It will readily be understood that the various parts which are herein described as secured to and movable laterally with the key-coupler, might well be secured to and moved by any other member of the machine organization which has a uniform movement at each operation of the machine.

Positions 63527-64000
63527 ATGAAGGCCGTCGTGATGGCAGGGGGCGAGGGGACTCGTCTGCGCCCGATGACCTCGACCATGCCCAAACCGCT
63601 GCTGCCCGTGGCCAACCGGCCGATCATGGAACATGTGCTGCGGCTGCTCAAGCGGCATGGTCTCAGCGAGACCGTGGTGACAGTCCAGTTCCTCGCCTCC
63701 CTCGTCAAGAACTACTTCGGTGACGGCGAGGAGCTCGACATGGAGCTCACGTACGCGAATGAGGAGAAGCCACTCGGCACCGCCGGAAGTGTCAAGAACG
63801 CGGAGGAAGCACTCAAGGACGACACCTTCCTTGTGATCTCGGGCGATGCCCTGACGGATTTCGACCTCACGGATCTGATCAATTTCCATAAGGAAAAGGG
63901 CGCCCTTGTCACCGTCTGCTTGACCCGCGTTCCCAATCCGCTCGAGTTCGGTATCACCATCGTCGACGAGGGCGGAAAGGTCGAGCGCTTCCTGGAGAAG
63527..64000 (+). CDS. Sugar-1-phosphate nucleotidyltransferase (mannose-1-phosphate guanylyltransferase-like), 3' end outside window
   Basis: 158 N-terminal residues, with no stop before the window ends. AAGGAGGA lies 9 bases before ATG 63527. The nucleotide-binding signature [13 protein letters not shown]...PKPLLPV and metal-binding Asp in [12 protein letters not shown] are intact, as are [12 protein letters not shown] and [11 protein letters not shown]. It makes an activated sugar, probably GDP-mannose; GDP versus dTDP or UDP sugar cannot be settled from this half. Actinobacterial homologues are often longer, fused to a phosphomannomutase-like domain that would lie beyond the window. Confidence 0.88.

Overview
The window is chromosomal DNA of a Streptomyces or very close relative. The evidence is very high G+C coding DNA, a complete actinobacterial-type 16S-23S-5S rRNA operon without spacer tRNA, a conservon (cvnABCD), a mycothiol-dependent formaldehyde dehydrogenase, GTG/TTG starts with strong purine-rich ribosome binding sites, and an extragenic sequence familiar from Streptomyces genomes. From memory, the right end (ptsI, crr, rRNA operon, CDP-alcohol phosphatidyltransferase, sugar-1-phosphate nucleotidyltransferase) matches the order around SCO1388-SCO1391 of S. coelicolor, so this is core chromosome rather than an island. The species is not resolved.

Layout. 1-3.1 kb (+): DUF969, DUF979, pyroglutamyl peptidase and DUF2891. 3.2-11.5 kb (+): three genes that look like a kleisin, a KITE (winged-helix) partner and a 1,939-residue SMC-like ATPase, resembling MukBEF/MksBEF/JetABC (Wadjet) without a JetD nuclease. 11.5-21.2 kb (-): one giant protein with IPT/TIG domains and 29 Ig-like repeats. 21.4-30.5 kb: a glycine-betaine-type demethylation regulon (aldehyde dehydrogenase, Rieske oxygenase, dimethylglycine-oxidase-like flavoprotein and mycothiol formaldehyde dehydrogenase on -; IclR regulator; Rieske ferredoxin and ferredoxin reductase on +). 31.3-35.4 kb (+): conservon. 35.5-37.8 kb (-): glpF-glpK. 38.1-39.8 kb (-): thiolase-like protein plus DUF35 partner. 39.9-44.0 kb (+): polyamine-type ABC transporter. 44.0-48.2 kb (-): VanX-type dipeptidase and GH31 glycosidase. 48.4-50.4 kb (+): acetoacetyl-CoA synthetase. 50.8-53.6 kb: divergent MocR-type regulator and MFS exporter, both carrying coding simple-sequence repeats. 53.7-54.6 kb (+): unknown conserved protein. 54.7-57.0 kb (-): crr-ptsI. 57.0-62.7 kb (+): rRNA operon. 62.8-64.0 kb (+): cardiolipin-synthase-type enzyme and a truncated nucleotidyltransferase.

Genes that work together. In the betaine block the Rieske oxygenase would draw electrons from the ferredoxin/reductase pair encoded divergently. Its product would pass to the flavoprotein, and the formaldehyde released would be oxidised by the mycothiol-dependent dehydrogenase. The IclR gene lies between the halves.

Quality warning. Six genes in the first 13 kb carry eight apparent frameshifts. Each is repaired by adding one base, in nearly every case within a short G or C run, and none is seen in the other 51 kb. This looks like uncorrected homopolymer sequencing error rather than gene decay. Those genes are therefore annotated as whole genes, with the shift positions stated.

If a key be operated violently there might be danger that the key-coupler would be swung upwardly and then shifted to the left with such velocity that on striking it would rebound to its right-hand position, and to prevent this I provide devices shown in Fig. 15 and in plan in Fig. 2. These consist of a lever 18 which is pivoted at its rear end to the inner side of the right-hand side-frame of the machine. Its forward end is bent at substantially a right angle and is held down upon the lug 39 by a coiled spring 18 which connects it with the sideframe. Now, when the key coupler is raised, the lug 37 striking the lug 39 continues to rise, but of course is shifted to the left so that at the end of the movement of the keycoupling frame, the angular end 18 of the lever 18" is squarely interposed between the stud 37 and the right-hand side-frame of the machine. The key-coupler frame cannot, therefore, rebound laterally to any extent. I I